Employees who are eligible to take leave under the Family and Medical Leave Act (FMLA) can take that time off intermittently when they need it to:
- Deal with a serious medical condition they are experiencing,
- Care for a family member who is experiencing a serious medical condition,
- Take care of a newborn child, or
- Welcome a newly adopted child or foster child.
An employee should work cooperatively with his or her employer to schedule intermittent FMLA leave in advance and an employer must have legally defensible reasons to deny such requests. When a company or agency denies intermittent FMLA leave to a person who meets the eligibility criteria and can show a need for time off to attend to their personal health or to serve as a family caregiver, a Columbus, Ohio, equal compensation lawyer may be able to fight for the employee’s rights.
Who Qualifies for Intermittent FMLA Leave?
Any person who has worked full time for at least year at a government agency or a private company with more than 50 full-time employees within a 75-mile radius qualifies for FMLA leave. Federal regulations define a year of full-time employment as working at least 1,250 hours during a 12-month period.
How Much Intermittent FMLA Leave Can an Employee Take?
The Family and Medical Leave Act allows eligible employees to take up to 12 weeks off without pay. Some employers choose to pay employees while they are on FMLA leave, but employees are not entitled to be paid while on FMLA. When an employer receives proper notification from the employee, FMLA leave can be taken all at once, in increments of days or weeks, or on a schedule.
What Counts as Intermittent FMLA Leave?
Intermittent FMLA leave can best be thought of as a scheduled or unscheduled time off. Employees can request it by the day, the hour, or even parts of an hour when the employer records work time in 15- or 30-minute blocks. If a serious medical condition causes an employee to have unpredictable “flare-ups,” intermittent FMLA leave is a great option. Alternatively, intermittent FMLA leave can be used to doctor’s appointments or to attend treatment.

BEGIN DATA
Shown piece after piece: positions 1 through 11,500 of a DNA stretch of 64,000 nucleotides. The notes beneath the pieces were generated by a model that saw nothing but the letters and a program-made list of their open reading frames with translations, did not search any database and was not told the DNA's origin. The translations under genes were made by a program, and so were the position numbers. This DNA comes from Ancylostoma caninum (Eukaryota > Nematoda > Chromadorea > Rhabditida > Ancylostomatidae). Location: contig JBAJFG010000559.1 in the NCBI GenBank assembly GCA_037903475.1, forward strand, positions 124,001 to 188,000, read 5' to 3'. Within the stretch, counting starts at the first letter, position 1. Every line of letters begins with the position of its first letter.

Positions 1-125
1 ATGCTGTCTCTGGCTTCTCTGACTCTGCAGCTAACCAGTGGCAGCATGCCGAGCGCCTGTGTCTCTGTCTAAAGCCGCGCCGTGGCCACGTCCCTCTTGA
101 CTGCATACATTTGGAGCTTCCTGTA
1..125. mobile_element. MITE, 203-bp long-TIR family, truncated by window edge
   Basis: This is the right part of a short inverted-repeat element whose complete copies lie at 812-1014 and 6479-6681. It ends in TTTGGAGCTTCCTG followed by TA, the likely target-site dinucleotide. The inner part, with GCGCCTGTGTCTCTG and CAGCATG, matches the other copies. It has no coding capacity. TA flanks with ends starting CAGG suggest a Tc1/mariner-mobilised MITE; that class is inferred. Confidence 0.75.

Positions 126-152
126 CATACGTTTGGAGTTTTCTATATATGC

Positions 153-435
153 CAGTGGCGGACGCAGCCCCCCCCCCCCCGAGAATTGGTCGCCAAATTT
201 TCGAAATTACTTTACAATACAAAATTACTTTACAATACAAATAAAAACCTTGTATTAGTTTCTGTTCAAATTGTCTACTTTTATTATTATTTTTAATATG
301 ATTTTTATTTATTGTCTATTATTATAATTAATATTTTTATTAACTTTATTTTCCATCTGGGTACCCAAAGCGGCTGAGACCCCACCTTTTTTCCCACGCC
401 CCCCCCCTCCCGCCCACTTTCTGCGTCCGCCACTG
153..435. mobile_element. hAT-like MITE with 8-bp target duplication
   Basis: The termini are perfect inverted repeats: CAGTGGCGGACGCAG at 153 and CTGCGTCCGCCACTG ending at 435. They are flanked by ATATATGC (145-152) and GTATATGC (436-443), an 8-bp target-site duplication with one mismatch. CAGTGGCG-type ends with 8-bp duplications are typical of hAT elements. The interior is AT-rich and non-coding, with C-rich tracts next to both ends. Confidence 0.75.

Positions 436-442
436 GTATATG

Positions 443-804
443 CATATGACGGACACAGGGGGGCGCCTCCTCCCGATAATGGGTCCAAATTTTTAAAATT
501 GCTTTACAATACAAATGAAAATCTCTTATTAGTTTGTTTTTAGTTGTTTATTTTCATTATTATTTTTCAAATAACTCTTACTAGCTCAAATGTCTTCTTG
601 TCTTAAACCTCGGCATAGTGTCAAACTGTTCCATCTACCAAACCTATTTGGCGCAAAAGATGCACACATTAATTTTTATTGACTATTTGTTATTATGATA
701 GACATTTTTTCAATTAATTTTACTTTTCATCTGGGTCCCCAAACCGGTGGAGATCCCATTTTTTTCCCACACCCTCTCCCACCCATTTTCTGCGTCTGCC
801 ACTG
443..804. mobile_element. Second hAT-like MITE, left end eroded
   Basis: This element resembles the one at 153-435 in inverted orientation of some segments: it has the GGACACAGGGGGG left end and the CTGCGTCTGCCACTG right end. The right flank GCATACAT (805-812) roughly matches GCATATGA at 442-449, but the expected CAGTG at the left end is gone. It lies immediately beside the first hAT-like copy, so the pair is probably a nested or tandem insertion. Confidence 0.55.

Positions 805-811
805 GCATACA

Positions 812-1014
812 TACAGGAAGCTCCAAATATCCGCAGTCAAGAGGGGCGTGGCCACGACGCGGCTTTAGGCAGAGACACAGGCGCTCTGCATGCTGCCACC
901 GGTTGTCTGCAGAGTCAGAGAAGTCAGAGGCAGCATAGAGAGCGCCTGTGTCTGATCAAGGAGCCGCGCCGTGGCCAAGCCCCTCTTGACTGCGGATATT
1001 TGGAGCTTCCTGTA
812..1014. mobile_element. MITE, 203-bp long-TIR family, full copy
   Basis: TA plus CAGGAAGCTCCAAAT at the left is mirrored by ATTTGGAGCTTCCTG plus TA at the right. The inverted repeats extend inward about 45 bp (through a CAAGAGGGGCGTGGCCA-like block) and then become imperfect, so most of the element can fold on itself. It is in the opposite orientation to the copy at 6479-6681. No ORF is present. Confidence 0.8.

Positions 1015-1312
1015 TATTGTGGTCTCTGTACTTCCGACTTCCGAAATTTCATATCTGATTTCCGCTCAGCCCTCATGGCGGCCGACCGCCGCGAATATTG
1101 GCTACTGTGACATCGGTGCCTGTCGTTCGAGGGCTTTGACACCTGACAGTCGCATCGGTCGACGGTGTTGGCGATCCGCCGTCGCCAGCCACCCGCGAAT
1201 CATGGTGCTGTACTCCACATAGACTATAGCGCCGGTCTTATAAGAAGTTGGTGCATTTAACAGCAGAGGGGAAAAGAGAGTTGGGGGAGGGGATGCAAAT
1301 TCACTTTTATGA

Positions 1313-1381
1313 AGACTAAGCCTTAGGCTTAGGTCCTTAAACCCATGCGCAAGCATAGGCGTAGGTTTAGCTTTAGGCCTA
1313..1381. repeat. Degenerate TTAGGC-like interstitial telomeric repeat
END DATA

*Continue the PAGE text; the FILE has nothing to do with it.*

Employees do not need to use all 12 weeks of FMLA leave available to them. Also, it is illegal for an employer to force an employee to take more time off than the person requests.
When Can an Employer Deny Intermittent FMLA Leave?
A company or agency usually has to grant requests for extended or intermittent FMLA leave. The few times an employer can prevent a worker from taking unpaid leave are when:
- The employee has used all of his or her available FMLA hours,
- The employee has not qualified by working 1,250 hours in the preceding 12 months,
- The employee asked for FMLA leave for a reason other than a personal medical condition or family caregiving, or
- The employer does not have 50 full-time employees.
A company or agency can request documentation such as notes from doctors and adoption certificates, but declining a FMLA leave request for a legitimate purpose is not legal.
Can an Employer Temporarily Reassign an Employee Who Takes Intermittent FMLA Leave?
Yes, but only under strict conditions. An employer can reduce a worker’s hours and responsibilities, but it cannot lower the person’s pay when doing so. Nor can the company or agency strip away benefits or decrease the temporarily reassigned employee’s seniority and eligibility for new assignments or promotions when the person returns from FMLA status.
What Legal Options Does an Employee Have When Intermittent FMLA Is Denied?
Anyone denied FMLA leave should consult with a Columbus equal compensation attorney who has experience handling such cases. Disputes over FMLA often end up in court over complicated questions regarding when leave started, when the employee returned from leave, and whether a legitimate need for unpaid time off existed.
An employee who succeeds with a complaint about an illegal denial of FMLA leave can receive back pay, monetary damages, and, sometimes, reinstatement if the employer terminated the person for allegedly misusing time off or using FMLA leave generally.
To request a free, confidential appointment with an equal compensation lawyer in the Columbus, OH, offices of The Friedmann Firm, call 614.610.9755. Consultations can also be scheduled online by completing this contact form.
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